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Worry for the future trumped my first taste of freedom. The scars of what Saddam left behind persist.
It was early afternoon when my friend took me to the house of a man I had never seen before. They introduced another man: “This man is a major lieutenant in the military intelligence department, he will take you to find your brother.” These words revived my dead hope. I believe this gesture was a significant and early step towards the reconciliation between the perpetrators and the victims.
We drove to the military intelligence department. It was a large compound consisting of many buildings, yards and prisons. Thousands of people were there; some looting, others reading the thousands of dossiers and documents. It was mind-blowing that one day this place could be overrun by civilians. It had been one of the most horrible places during the era of Saddam, practically sacred ground for the Baath regime.
I remembered when I was summoned to that place a few months after my brother’s arrest. They made me sit and wait for five hours just to know the reason for the summoning. The stillness of the room was as heavy as death, despite its being filled with dozens of suspects. The order, structure and security of the place epitomized the strength of the regime. It was unimaginable to see it violated by looters, the most confidential documents and investigative files thrown into disarray, or worse, destroyed, by children driving donkey carts and looking for booty.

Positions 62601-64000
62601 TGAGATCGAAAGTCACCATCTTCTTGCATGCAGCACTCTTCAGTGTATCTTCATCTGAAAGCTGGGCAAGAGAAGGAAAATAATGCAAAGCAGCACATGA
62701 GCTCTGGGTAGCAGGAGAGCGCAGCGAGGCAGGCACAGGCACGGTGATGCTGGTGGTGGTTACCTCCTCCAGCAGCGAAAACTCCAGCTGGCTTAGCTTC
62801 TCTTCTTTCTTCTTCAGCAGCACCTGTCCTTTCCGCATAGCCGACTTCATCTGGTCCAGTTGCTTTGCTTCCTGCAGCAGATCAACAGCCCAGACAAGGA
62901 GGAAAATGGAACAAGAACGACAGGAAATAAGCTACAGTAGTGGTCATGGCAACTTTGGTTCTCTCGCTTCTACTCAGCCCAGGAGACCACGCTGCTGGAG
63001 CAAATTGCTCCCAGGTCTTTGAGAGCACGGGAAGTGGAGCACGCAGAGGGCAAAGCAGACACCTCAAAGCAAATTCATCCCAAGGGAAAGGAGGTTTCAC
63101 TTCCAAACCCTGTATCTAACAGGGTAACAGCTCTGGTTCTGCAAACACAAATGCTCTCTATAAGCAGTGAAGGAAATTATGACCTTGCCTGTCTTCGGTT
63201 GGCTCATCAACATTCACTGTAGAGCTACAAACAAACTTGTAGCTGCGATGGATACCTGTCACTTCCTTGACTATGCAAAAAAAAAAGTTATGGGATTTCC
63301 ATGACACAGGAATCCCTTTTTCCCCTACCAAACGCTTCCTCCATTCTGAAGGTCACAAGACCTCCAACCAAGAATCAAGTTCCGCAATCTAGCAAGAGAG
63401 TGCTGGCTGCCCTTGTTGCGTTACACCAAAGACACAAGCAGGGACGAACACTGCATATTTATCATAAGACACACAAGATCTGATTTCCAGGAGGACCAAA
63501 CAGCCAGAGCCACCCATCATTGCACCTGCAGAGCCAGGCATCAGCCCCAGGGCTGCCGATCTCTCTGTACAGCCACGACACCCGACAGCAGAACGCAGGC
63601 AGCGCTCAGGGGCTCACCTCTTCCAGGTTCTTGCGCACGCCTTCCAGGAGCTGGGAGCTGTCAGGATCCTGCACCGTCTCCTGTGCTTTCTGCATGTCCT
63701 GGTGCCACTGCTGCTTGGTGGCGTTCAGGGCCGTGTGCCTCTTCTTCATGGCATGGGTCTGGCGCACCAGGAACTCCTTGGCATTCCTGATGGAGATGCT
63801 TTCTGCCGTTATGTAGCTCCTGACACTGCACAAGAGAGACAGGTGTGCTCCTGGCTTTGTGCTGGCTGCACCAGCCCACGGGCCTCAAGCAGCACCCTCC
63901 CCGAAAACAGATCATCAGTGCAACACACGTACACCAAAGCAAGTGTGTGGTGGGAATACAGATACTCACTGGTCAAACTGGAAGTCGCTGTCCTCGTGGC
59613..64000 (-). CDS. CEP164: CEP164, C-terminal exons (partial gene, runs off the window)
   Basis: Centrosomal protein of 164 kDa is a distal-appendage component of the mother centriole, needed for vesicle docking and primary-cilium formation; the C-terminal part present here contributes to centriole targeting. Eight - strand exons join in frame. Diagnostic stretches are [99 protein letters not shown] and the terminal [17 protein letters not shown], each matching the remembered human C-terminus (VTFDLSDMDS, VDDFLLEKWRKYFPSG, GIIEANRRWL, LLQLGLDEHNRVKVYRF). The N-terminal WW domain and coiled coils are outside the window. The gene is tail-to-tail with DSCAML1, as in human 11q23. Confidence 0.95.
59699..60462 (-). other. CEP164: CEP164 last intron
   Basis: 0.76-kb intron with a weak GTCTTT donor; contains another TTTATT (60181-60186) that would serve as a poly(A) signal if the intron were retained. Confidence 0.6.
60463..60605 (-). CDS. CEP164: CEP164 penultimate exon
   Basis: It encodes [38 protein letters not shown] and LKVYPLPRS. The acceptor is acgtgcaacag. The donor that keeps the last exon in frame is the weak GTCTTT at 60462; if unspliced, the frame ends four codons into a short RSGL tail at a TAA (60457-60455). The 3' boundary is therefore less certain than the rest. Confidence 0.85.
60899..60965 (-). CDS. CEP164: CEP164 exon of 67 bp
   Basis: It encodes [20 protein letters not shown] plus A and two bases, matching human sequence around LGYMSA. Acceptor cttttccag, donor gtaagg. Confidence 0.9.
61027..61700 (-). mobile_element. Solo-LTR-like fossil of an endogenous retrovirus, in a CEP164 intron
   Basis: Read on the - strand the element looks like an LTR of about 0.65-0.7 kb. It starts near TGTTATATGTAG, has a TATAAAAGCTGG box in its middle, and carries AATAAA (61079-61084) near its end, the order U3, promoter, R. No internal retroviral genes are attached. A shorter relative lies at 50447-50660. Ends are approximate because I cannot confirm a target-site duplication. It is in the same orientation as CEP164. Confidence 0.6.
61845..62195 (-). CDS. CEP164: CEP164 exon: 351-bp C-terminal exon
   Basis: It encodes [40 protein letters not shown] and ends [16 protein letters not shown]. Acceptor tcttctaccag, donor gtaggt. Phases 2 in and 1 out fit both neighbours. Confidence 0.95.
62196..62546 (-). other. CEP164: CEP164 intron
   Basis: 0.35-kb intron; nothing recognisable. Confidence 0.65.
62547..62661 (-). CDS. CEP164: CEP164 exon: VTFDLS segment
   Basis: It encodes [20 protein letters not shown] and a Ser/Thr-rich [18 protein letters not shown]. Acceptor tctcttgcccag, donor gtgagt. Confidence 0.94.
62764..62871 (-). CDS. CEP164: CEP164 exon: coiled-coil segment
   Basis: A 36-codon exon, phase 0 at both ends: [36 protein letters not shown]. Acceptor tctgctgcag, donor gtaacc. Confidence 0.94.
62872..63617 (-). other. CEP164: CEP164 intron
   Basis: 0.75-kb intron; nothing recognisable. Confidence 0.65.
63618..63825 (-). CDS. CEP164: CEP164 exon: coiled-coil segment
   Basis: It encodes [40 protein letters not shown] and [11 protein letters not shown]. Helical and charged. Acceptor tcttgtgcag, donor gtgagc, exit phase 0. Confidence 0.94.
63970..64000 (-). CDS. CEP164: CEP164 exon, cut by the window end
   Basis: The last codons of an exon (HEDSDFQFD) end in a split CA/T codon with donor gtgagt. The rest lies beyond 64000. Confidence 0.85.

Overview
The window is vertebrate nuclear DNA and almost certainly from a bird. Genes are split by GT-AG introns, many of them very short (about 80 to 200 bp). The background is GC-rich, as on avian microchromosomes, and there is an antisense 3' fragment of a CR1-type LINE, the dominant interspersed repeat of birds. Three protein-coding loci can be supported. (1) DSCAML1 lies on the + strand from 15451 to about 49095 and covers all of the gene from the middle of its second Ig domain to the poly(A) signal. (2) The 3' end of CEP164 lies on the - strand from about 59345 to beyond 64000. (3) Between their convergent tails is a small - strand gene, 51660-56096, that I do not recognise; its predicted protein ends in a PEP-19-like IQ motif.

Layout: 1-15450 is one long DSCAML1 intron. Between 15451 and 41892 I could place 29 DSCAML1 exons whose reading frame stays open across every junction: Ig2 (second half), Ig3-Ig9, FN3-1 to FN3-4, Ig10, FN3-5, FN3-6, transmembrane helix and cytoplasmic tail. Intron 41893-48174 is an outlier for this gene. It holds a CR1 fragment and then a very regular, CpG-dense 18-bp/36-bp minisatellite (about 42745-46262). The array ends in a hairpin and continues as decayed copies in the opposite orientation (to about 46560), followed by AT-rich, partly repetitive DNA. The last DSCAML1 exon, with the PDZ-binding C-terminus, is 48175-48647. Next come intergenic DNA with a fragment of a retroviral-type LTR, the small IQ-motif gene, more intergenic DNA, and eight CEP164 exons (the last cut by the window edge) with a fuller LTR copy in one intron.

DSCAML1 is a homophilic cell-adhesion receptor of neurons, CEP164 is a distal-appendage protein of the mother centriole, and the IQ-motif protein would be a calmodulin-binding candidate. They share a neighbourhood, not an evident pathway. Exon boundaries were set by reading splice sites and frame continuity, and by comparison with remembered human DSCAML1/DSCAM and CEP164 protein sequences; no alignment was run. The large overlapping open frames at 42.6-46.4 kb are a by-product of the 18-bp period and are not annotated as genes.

Our escort led us to a secret underground prison. People who were looking for their missing loved ones mobilized behind us to open the prison. We could not open the electric doors of the prison because there was no electricity, so we planned to come early the next morning with generators to open the prison’s door. When I returned the next day, the American troops had occupied the place and would not let anyone in. Nearly three years later, the day before New Year’s Eve of 2007, the Iraqi government executed Saddam in that very place.
Eventually I found my brother in a different place. Saddam’s secret forces had murdered him after holding him captive for six months. They buried him in a secret cemetery behind the Abu Graib prison, and it was there that my search was put to an end.
Saddam is gone; however, the scars of the wounds he inflicted and the fallout that resulted from his removal will take very long time to heal, if healing is, in fact, something we can hope for.
Razzaq al-Saiedi is a fellow and researcher at Harvard Kennedy School of Government. He reported on conflict and politics in Iraq for the New York Times, 2003-2007.